Kate Mulgrew on Her Legacy as Captain Janeway from Star Trek: Voyager

TrekMovie.com published part two of their interview with Kate Mulgrew over the weekend.

In part one, Mulgrew focused on her new memoir, How to Forget, and in this part, she focused on Captain Janeway’s legacy from Star Trek: Voyager.

As a natural segway from part one, TrekMovie first asked Mulgrew whether she would consider writing a memoir based on her time on Star Trek. While not saying yes or no, Mulgrew did point out that if she did write one, it would not be what fans expect, no juicy behind-the-scenes gossip. At the time that Star Trek: Voyager was filming, she pointed out, she was newly divorced with two young boys, and towards the end of the series, her mother was diagnosed with Alzheimer’s. She said, “I don’t know that the fan base would want to know everything that I would want to share, which is the deeply private feelings of an actress under the gun.”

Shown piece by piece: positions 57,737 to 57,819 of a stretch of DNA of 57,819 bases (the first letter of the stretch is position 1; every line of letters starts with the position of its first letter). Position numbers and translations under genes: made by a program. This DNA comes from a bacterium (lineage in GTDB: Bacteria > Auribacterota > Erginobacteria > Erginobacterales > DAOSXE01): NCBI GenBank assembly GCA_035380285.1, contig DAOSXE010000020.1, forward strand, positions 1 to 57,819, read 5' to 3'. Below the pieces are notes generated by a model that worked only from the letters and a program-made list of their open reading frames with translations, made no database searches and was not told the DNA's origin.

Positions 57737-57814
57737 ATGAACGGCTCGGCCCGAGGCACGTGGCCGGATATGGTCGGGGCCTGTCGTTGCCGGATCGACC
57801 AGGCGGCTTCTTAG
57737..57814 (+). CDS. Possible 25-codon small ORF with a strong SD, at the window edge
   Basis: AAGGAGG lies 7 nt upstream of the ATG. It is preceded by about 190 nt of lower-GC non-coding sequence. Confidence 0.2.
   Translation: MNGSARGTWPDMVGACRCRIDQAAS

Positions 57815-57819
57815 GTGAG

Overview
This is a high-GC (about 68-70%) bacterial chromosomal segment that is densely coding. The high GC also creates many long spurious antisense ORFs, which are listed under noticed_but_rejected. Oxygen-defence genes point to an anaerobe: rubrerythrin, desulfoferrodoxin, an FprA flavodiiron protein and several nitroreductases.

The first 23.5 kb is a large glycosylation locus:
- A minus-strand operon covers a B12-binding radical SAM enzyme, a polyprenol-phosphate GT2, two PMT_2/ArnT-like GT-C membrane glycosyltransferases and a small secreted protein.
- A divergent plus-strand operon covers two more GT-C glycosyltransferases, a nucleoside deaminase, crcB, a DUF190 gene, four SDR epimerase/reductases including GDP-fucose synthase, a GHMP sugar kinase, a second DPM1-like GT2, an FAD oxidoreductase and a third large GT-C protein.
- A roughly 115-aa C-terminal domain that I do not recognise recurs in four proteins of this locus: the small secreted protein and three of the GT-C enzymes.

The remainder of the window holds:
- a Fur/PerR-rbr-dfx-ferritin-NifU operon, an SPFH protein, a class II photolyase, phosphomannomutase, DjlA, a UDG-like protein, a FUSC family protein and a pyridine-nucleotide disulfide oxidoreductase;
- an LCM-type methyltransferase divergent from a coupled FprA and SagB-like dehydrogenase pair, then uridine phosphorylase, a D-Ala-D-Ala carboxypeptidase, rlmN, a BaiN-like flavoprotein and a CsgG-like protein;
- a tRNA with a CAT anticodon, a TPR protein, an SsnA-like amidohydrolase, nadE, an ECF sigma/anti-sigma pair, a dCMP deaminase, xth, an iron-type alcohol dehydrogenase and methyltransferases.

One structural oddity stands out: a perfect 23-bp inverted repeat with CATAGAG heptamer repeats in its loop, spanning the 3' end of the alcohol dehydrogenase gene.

When asked whether she would consider coming back to explore Captain Janeway again, similar to how Sir Patrick Stewart is returning in Star Trek: Picard, she simply said, “I would have to cross that bridge when I got there. It’s nothing that I have entertained.”

TrekMovie also asked Mulgrew whether she was aware of women in politics, like Stacey Abrams and Alexandria Ocasio-Cortez, who talk about Captain Janeway as a role model. Mulgrew relayed the story of when she surprised Ocasio-Cortez at a rally in Queens, New York. Ocasio-Cortez told her that when the TV reception would go bad while she was watching Star Trek as a child, she’d listen to it like a radio show. Mulgrew said, “And look what she’s doing. I doubt that I had anything to do with that spirit, which is a remarkable one. But there is something about her confidence, the way she is scorching that indifferent earth that makes me think, ‘I wonder… I wonder if she plucked some of this from Voyager?’ And I hope she did.”

Kate Mulgrew is currently filming the TV show Mr. Mercedes, and her memoir How to Forget is available in bookstores now.

Alison Pitt